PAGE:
Updated 7:45 a.m., April 23, with comment from a Unite STL spokesperson — More than 30 African American political leaders from the St. Louis metro area are calling for the resignation of St. Louis County NAACP President John Gaskin III.
The announcement came Monday afternoon at the Cool Valley City Hall, several days after political leaders accused Gaskin of having a conflict of interest after he revealed he is being paid by Unite STL. The organization is the political arm pushing for the Better Together’s city-county merger recommendations. Gaskin announced the St. Louis County NAACP was in favor of the merger on April 18.
“This is not a bunch of black elected officials from the city and county who are opposed to the NAACP. We’re opposed to an action that took place by the president of this chapter who does not represent the real intent of the NAACP,” said St. Louis Alderman Brandon Bosley, D-3rd Ward.
Gaskin said Thursday his relationship with Unite STL was not an unusual practice. County NAACP officials cited other campaigns, including Clean Missouri, for hiring consultants who endorse specific proposals.
Leaders also expressed concerns over Gaskin’s claim that minority representation could strengthen under the Better Together plan. Opponents of the plan say weakened minority representation has been a major concern since the proposal was first released in January.
“This plan does not do anything for the strides that have been made before now,” Bosley said. “This is going to change the entire fate of this state forever.”
Thirty-three council members would serve in the potential new St. Louis government, according to the Better Together plan. Critics have argued that this would significantly dilute minority representation throughout the metro area.
Gaskin said Thursday the county NAACP backing was partially due to the changes the Better Together proposal would make to the police departments and municipal court systems. Under the proposal, both entities would consolidate. Gaskin said those changes would establish significant reforms within the metro area.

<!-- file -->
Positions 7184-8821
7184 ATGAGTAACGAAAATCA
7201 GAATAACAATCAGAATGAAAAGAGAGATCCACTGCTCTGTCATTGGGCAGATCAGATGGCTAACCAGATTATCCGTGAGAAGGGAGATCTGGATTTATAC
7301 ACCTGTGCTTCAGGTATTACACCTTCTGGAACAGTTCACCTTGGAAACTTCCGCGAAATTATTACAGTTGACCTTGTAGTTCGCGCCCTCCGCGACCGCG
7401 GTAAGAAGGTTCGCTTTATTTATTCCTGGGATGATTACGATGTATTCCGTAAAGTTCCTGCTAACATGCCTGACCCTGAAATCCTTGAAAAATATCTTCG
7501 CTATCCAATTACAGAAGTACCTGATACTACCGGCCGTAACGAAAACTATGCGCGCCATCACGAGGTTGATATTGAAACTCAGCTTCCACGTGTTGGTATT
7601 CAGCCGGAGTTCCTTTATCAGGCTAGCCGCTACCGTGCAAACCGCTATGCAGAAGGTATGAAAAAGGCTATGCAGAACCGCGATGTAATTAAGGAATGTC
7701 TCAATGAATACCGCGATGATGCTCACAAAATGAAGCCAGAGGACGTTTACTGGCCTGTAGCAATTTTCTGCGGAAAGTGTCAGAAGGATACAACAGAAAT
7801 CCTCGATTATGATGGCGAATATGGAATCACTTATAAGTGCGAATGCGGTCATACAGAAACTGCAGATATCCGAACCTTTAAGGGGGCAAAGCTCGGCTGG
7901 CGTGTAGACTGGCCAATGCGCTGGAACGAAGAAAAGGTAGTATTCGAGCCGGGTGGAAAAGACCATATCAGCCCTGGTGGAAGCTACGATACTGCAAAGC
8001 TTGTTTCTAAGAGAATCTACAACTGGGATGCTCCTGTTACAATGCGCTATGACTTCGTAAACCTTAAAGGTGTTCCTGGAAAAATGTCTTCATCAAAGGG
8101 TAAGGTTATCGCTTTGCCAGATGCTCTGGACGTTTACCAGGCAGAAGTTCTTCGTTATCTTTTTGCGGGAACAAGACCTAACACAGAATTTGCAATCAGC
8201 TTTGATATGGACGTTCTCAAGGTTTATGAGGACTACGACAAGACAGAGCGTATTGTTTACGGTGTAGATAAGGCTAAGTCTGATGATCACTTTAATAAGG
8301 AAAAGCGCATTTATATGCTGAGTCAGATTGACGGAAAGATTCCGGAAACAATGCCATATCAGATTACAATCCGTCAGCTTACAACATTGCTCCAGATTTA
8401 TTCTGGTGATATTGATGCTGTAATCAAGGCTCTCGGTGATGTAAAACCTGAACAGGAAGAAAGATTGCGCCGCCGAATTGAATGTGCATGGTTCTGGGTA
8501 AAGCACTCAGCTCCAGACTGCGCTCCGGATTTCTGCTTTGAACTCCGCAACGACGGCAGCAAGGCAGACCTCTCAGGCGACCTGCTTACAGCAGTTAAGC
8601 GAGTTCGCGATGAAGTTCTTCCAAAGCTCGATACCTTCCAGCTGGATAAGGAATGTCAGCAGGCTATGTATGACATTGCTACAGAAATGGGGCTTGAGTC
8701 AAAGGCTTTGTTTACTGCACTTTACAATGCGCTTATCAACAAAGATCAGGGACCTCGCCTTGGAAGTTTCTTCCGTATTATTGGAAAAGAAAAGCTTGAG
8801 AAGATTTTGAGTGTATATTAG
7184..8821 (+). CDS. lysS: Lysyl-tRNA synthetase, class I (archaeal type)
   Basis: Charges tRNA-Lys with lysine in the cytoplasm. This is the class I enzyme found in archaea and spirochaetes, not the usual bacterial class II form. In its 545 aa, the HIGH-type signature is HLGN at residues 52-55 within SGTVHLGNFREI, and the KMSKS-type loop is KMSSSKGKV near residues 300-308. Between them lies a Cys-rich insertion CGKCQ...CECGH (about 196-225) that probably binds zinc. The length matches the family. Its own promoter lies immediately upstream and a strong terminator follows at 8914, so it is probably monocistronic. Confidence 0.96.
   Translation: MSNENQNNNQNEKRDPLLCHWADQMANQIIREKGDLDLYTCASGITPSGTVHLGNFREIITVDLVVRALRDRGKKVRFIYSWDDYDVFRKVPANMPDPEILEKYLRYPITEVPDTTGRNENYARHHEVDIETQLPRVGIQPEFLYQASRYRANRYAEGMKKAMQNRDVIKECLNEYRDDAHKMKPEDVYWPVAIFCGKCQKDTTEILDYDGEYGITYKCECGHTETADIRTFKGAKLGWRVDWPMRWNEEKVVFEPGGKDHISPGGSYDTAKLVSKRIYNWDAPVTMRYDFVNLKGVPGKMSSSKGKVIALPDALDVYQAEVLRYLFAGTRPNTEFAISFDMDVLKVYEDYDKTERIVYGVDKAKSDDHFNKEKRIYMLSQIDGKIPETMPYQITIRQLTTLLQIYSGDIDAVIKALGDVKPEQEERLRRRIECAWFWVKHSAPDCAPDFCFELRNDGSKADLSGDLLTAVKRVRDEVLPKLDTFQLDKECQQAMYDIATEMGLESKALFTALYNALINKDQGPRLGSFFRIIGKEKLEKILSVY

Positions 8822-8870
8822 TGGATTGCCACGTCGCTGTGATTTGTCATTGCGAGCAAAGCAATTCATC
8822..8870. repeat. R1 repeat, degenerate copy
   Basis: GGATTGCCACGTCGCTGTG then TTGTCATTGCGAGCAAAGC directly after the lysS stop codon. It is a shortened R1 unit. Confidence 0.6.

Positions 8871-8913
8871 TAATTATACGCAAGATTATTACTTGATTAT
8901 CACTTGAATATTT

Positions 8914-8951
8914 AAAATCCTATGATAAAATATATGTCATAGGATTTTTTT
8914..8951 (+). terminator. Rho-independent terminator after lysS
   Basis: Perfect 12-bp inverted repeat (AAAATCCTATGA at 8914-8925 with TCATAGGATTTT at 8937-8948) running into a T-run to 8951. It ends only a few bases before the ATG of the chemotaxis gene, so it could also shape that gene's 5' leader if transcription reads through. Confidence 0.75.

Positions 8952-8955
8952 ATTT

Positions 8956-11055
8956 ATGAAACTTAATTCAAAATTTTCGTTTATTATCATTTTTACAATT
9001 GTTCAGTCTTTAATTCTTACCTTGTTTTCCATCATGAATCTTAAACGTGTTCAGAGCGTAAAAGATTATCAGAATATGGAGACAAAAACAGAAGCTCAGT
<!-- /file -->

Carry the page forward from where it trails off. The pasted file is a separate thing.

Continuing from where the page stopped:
But other local officials have opposed Gaskin’s stance, including St. Louis County Councilwoman Hazel Erby, D-University City.
“You should not confuse our opposition to Better Together with the defense of the current local government structure,” Erby said. “The St. Louis region has at least ninety-nine problems and how we do local government is definitely one of them, although reforming how we do local government would not fix what’s wrong with St. Louis.”
Leaders also addressed their concerns about a Better Together statewide vote. A resolution from Rep. LaKeySha Bosley, D-St. Louis, is challenging that proposal.
“It exclusively lays out that St. Louis City and St. Louis County are the only ones that should have a say so and have the vote within this plan in consolidating or merging,” LaKeySha Bosley said.
If the bill passes, it would also prevent other potential city-county merger proposals requiring a statewide vote, she said. Better Together officials have argued a statewide vote is necessary to conduct the types of changes within the proposal.
Ed Rhode, a spokesperson for Unite STL, criticized the oposition of the merger, specfically those who also voted against a municipal court reform bill that modifies how municipal courts collect traffic fines. The bill was signed into law in 2015.
"This is the same group of individuals who are opposed to police and municipal court reform," Rhode said in a statement. "Two of the individuals in particular served as the spokespeople opposing (Senate Bill 5), which attempted to eliminate the worst abuses in County municipal courts and set minimum standards for area police departments.”
The press conference came several days after Dellwood Mayor Reggie Jones called on Gaskin to resign from his NAACP position.
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